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Why Read Old Books?

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Under “progressivism,” anything old is suspect and if there is the slightest hint of incorrect thinking about it, then it certainly must be denounced if not destroyed.

In today’s Martin Center article, Professor Matthew Stewart of Boston University examines this phenomenon in his review of Alan Jacobs’ book Breaking Bread With the Dead. Stewart is lukewarm toward it.

He agrees with Jacobs that there is much we can and should learn in old books: “There is no surprise in learning that such reading makes us deeper, fuller persons, and more humble. Ex post facto moralizing comes easily; working to see things through the eyes of those who lived before us, to understand the confines and dilemmas that they faced, to acknowledge their inability to foresee all consequences—this takes patience, effort, and good will. Reading old books develops ‘personal density’ and provides ‘a balm for agitated souls.’”

Unfortunately, Stewart finds that Breaking Bread doesn’t do enough to combat the toxic view that progressives have for the past. Stewart writes, “The author’s rhetoric is strikingly temperate for a book of advocacy, and his argument is carefully framed to avoid political polemics.” Jacobs, Stewart argues, too readily excuses the attack on the past by saying that modern life compels us to engage in “informational triage.”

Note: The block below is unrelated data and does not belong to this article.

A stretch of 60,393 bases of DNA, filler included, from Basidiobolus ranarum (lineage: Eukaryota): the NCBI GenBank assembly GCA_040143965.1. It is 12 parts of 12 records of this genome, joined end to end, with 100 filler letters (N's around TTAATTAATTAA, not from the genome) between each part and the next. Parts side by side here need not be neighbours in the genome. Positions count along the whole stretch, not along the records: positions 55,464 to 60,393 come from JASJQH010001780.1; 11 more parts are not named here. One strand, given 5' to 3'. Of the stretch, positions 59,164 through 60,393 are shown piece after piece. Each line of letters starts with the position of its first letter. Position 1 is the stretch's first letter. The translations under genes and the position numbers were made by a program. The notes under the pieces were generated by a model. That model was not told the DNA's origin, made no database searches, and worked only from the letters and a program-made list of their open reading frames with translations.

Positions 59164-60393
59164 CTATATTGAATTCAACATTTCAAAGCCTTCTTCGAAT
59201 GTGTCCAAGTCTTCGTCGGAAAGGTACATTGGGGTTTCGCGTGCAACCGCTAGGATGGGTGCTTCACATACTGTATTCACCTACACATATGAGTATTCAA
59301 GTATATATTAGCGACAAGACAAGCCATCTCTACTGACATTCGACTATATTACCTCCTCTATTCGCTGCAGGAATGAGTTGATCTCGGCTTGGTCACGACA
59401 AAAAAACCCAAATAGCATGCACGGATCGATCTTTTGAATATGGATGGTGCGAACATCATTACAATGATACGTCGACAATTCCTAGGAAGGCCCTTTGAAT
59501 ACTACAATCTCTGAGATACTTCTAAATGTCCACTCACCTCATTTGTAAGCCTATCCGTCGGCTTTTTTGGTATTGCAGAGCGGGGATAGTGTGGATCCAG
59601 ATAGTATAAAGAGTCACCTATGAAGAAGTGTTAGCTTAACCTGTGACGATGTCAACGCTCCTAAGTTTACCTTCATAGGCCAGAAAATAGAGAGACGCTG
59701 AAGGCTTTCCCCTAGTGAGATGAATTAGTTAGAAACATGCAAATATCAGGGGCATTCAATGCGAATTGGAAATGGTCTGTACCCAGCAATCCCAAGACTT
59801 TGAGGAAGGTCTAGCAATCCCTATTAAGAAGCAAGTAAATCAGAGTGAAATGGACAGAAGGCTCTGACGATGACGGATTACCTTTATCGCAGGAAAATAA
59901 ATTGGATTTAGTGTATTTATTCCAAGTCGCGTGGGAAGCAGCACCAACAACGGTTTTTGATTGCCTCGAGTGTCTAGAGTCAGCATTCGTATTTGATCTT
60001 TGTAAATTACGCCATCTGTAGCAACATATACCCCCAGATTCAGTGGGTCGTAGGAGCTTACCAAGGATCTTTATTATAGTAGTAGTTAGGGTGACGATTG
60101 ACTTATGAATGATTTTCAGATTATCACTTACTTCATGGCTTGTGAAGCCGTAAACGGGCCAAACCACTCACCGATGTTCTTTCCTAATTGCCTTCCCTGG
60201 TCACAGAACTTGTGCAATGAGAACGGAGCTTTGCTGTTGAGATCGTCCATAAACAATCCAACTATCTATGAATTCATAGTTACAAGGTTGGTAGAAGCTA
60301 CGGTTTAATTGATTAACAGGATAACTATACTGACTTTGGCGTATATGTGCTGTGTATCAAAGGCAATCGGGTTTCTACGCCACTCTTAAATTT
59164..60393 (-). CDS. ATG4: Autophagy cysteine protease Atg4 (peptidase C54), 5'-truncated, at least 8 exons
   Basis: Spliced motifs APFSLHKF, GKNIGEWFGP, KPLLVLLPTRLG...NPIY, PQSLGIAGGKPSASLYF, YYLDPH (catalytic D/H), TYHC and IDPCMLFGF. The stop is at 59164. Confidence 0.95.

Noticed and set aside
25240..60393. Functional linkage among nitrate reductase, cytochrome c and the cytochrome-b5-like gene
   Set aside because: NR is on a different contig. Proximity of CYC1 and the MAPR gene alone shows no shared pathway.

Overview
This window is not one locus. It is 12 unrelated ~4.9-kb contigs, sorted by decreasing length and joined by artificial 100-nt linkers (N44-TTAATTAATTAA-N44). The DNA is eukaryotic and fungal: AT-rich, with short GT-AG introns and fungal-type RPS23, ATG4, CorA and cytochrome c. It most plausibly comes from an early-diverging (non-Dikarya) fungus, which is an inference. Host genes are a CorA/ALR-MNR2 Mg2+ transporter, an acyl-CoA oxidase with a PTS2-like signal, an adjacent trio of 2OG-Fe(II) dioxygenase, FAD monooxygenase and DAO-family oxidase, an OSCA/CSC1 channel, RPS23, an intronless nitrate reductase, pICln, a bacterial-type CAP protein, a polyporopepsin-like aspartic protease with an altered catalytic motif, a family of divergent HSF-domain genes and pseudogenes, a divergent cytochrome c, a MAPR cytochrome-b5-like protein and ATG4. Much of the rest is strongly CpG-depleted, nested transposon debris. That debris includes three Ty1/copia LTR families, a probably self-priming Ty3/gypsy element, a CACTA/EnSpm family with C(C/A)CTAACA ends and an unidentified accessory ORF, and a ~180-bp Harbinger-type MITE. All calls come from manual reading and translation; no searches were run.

Stewart is not satisfied with that. “Out of necessity,’ he writes, “we turn away from much information, but the question as to what we choose to set aside (or choose never to pick up) and why we make those particular choices is left hanging. Indeed, how does ‘informational triage’ account for the hypersensitivity and overreaction exemplified by throwing a book in the trash? Is the impulse to bin so very far away from the impulse to burn?”

The problem with “progressivism” is that its adherents feel morally superior to those who came before them and that attitude threatens our structure of knowledge.

So, why read old books? Stewart concludes that we should “to illuminate the present and show a path to the future.”

George Leef is the the director of editorial content at the James G. Martin Center for Academic Renewal.

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